Junior water-sports: do's and dont's

Sailing and paddle-sports instructors often focus on making the dinghy, canoe or kayak a happy environment  by throwing balls around. Kids familiarise themselves with the roll of the vessel and the movement of currents through simple games. Putting effort into swimming definitely ensures a confident start to all kinds of boat and board sports.

Learn on land: If your child has had a go at any other sports where balance is key, then they’re already well equipped for any board sport. Whether you’re wind-surfing, surfing or wake boarding you’re well advised to hire the gear, ensuring it’s a manageable size and not off-putting. You can keep building skills in between the coastal and lake holidays with badminton, rock-climbing, gymnastics - anything where balance is honed. Investing too much money in gear upfront could cause friction, and water-sports tend to demand both lots of gear and big time commitments. Do as much on land - near home - as you can.

Confidence-boosters: Once you’re on the water, keep it fun and light-hearted. Make sure to break up the technical drills with ball games or swimming and diving races. A low-barrier introduction to any board-based water-sports is cable wakeboarding, where beginners come on in leaps and bounds, building a real sense of achievement early. Unlike water-skiers, wakeboarders are hoisted up with relative ease by the cable, and can enjoy working on tricks much sooner. It’s a real confidence-booster, and kids get a taster of how much fun water-sports can be. This can motivate them later on when they’re trying technically harder sports.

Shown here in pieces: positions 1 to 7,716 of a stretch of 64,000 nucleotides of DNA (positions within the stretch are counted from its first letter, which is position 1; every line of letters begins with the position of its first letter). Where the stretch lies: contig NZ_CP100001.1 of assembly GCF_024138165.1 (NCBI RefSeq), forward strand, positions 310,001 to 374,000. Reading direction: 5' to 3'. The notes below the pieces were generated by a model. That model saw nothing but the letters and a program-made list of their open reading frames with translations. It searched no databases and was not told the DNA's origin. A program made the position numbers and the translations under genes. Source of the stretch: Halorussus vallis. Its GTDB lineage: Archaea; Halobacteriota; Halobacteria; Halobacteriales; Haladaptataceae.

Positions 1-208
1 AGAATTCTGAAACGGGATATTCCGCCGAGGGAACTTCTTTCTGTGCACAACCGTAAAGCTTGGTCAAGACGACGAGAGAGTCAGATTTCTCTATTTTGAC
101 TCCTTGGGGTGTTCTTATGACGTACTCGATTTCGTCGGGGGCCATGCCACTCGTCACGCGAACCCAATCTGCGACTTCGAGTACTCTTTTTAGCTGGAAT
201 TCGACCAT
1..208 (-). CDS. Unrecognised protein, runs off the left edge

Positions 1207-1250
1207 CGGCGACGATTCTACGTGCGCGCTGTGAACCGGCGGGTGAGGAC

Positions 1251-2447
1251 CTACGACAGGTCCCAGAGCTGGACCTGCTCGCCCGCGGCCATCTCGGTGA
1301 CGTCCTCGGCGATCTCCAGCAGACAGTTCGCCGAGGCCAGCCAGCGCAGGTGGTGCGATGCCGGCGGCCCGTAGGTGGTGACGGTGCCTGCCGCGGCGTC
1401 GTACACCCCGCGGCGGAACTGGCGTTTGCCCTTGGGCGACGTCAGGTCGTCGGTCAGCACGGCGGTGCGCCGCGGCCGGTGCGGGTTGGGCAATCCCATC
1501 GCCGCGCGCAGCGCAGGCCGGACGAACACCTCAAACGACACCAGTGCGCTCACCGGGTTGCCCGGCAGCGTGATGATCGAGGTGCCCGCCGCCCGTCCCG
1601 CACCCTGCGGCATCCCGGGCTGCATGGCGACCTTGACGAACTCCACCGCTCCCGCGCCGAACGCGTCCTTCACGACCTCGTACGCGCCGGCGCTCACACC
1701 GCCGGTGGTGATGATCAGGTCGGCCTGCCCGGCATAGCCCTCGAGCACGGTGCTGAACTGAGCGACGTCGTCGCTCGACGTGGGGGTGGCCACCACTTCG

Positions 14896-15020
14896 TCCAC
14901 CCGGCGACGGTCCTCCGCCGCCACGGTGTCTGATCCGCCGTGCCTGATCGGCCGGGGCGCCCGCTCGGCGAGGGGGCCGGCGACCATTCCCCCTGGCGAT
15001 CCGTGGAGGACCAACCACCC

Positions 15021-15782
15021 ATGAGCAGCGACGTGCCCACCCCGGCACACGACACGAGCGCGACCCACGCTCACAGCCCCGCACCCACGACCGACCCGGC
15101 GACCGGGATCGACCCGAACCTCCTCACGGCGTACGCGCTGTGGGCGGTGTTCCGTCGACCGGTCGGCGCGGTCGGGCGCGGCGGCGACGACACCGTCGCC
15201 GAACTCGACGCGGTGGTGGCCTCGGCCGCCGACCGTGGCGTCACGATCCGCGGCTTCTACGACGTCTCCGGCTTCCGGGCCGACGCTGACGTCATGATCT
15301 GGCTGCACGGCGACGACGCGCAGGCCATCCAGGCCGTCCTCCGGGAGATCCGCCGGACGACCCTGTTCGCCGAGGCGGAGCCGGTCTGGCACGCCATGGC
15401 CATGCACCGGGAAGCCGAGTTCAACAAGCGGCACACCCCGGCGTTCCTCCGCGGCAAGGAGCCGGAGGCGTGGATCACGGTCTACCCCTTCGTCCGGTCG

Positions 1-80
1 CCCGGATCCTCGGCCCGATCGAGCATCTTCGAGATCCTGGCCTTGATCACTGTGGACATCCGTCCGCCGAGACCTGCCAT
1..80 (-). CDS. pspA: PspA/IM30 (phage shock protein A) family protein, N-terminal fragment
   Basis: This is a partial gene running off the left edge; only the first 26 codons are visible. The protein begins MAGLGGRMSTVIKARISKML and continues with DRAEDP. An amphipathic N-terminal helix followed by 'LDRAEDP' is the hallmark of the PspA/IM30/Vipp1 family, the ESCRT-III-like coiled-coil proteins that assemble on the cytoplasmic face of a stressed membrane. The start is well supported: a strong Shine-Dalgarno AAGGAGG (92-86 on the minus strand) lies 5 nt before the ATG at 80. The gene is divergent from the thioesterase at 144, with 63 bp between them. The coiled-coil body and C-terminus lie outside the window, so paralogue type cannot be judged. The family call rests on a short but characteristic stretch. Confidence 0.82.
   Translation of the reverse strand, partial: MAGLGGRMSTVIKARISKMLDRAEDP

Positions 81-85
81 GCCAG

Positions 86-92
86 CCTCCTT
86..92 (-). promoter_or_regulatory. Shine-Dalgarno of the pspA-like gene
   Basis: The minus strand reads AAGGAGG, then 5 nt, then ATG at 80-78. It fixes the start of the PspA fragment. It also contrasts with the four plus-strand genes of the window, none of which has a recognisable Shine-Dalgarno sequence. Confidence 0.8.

Another confidence-booster for kids is knowing that adults have faith in them. Constant monitoring is counter-productive. As the ocean is a seriously dangerous environment, you’re well off starting on lakes, where the adult is likely to be less anxious. It’s easier for you to let young paddlers or surfers try things out for themselves when the damage limitation is given.

Ask the community: Water-sports gear is generally sold by knowledgeable enthusiasts. Similarly the coaches are used to positive recruitment efforts as these are niche sports. Don’t be intimidated if you’re introducing your child to a sport which you’re not familiar with yourself. Shop staff or sports club members are likely to be both helpful and full of insights. If you are supportive about a board- or boat-based sport then you’re setting your child up for exciting adventure sports for life. Holidays are massively enriched if you can enjoy the coastline through sports and exploration, not just from the shoreline. Don’t be too focused on the type of equipment. Kayaking, canoeing, surfing, wind-surfing or sailing all require balance, strength, quick reactions and tactical thinking when taken to competition level. Family logistics is as good a reason to settle on a particular sport - if training facilities are nearby then that should trump most other factors. Your child will build versatile skills either which way.